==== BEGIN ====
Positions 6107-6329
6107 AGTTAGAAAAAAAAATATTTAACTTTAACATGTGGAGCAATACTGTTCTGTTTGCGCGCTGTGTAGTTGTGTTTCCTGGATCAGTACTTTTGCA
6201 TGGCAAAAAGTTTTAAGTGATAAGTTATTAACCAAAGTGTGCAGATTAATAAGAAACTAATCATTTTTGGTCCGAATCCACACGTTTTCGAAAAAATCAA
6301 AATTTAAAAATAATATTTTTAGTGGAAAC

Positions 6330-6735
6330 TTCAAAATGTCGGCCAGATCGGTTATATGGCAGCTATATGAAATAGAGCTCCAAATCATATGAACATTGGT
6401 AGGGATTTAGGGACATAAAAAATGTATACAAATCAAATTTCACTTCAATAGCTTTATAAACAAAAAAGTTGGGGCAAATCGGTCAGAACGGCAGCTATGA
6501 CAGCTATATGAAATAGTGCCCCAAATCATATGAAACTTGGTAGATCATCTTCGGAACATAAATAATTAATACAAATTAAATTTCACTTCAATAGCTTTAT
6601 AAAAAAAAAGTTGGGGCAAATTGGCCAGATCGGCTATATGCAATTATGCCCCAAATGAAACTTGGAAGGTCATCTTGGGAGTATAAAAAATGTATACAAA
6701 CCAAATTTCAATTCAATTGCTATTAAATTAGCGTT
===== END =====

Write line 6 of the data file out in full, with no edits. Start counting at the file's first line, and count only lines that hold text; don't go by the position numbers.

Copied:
6330 TTCAAAATGTCGGCCAGATCGGTTATATGGCAGCTATATGAAATAGAGCTCCAAATCATATGAACATTGGT